Vendors, such as Full House Appliances — an online furniture store — are beginning to utilize contract-based methods of preventing consumers from posting negative reviews online. The Daily Examiner reports:
For the last six months, the company has required Web purchasers to agree to limit any online negative reviews in advance. Full House Appliances’ terms and conditions, which users must consent to at check-out, include the following passage: “I agree that If I intend to provide negative feedback, the only legitimate one is based solely on verifiable and documented facts.”
The terms go on to purportedly ban consumers from writing “subjective” reviews that express matters like their “personal opinions, perceptions, emotions, interpretations, feelings.” For good measure, Full House Appliances additionally threatens users with “criminal libel” should they defame the company.
While it is highly unlikely that a court would ever uphold such a constraint on speech, the “nuisance factor” of having to hire counsel and defend yourself in court would (and has) allowed Full House Appliances to bully customers into removing their negative reviews.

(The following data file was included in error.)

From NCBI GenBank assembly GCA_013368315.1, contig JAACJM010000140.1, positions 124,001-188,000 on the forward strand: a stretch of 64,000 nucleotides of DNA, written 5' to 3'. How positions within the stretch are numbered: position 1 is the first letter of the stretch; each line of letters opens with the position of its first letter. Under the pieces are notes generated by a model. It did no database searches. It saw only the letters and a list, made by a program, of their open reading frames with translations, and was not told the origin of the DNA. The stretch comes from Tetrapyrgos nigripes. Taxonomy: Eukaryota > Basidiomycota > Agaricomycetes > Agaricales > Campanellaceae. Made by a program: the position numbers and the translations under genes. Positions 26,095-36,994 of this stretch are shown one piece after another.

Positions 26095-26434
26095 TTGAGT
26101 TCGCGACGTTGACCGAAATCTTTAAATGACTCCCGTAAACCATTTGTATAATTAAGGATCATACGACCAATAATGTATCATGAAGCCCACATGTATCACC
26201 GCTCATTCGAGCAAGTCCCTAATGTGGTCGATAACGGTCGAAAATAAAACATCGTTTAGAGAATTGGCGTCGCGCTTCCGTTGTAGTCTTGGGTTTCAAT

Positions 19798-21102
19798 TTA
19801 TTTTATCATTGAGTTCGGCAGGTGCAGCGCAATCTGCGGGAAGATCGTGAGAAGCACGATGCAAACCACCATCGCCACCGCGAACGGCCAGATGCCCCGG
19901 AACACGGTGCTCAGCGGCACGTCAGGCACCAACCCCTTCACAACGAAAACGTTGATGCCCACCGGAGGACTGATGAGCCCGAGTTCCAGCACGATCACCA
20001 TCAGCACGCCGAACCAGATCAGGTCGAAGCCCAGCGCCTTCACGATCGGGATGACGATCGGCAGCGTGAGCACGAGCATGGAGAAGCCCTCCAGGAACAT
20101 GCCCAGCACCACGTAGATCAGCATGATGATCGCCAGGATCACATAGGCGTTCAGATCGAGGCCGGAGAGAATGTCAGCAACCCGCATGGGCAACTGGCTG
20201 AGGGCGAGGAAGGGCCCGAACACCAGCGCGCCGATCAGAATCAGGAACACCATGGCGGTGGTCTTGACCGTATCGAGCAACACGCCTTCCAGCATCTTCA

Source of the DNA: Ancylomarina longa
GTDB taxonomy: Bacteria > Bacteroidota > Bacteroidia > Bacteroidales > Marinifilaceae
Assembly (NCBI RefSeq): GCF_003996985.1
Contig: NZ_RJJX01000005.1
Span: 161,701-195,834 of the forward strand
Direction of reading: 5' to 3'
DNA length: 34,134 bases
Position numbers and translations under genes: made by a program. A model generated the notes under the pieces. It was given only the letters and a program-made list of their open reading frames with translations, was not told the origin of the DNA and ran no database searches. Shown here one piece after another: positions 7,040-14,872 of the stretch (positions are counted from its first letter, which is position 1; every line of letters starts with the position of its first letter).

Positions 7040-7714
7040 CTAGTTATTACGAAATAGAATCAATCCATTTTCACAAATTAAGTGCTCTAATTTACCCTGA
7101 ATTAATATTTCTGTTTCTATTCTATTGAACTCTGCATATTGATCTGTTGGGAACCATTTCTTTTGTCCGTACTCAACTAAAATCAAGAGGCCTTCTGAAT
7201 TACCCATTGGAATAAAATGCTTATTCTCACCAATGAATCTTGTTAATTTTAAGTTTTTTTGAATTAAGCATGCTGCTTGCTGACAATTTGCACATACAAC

Another, highly creative method to curb online reviews was introduced by Medical Justice, a consortium of doctors who force patients to grant the company exclusive copyrights to any future reviews they publish regarding their medical care. While the infamous Section 230 of the Communications Decency Act grants publishers immunity from defamation claims, this copyright assignment method allows Medical Justice to threaten publishers with copyright infringement lawsuits should they refuse to delete unflattering customer reviews.
Whether or not a court would sanction this sort of loophole around Section 230 remains an open question. People can certainly assign future copyrights prior to the existence of such rights, whether or not such an IP assignment in a medical agreement would succeed as a matter of public policy remains to be seen.
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